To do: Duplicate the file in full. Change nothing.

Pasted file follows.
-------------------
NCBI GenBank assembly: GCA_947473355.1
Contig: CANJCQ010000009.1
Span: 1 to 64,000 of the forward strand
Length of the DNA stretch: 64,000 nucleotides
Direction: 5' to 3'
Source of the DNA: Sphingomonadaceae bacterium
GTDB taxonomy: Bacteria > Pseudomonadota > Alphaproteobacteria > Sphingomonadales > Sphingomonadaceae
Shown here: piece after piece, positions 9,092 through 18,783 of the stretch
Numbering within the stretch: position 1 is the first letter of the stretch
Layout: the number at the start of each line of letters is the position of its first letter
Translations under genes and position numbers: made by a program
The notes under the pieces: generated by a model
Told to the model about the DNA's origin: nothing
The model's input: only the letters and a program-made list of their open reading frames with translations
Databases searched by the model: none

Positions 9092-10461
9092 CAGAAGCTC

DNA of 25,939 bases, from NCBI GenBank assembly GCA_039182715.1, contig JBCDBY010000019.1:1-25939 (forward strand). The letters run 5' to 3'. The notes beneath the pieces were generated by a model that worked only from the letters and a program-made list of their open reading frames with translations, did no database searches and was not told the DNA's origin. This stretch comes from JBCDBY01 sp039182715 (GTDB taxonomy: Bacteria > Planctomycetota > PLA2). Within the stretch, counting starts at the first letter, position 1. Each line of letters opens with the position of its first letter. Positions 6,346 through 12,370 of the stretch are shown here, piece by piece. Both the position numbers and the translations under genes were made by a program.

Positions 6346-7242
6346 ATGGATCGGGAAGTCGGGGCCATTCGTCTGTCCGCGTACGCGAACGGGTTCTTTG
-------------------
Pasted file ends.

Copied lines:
NCBI GenBank assembly: GCA_947473355.1
Contig: CANJCQ010000009.1
Span: 1 to 64,000 of the forward strand
Length of the DNA stretch: 64,000 nucleotides
Direction: 5' to 3'
Source of the DNA: Sphingomonadaceae bacterium
GTDB taxonomy: Bacteria > Pseudomonadota > Alphaproteobacteria > Sphingomonadales > Sphingomonadaceae
Shown here: piece after piece, positions 9,092 through 18,783 of the stretch
Numbering within the stretch: position 1 is the first letter of the stretch
Layout: the number at the start of each line of letters is the position of its first letter
Translations under genes and position numbers: made by a program
The notes under the pieces: generated by a model
Told to the model about the DNA's origin: nothing
The model's input: only the letters and a program-made list of their open reading frames with translations
Databases searched by the model: none

Positions 9092-10461
9092 CAGAAGCTC

DNA of 25,939 bases, from NCBI GenBank assembly GCA_039182715.1, contig JBCDBY010000019.1:1-25939 (forward strand). The letters run 5' to 3'. The notes beneath the pieces were generated by a model that worked only from the letters and a program-made list of their open reading frames with translations, did no database searches and was not told the DNA's origin. This stretch comes from JBCDBY01 sp039182715 (GTDB taxonomy: Bacteria > Planctomycetota > PLA2). Within the stretch, counting starts at the first letter, position 1. Each line of letters opens with the position of its first letter. Positions 6,346 through 12,370 of the stretch are shown here, piece by piece. Both the position numbers and the translations under genes were made by a program.

Positions 6346-7242
6346 ATGGATCGGGAAGTCGGGGCCATTCGTCTGTCCGCGTACGCGAACGGGTTCTTTG